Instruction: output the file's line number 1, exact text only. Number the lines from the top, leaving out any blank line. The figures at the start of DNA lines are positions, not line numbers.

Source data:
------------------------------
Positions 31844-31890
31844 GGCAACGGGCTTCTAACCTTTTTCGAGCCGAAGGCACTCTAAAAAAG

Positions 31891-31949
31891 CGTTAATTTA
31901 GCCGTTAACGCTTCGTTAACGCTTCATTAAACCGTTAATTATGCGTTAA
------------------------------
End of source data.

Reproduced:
Positions 31844-31890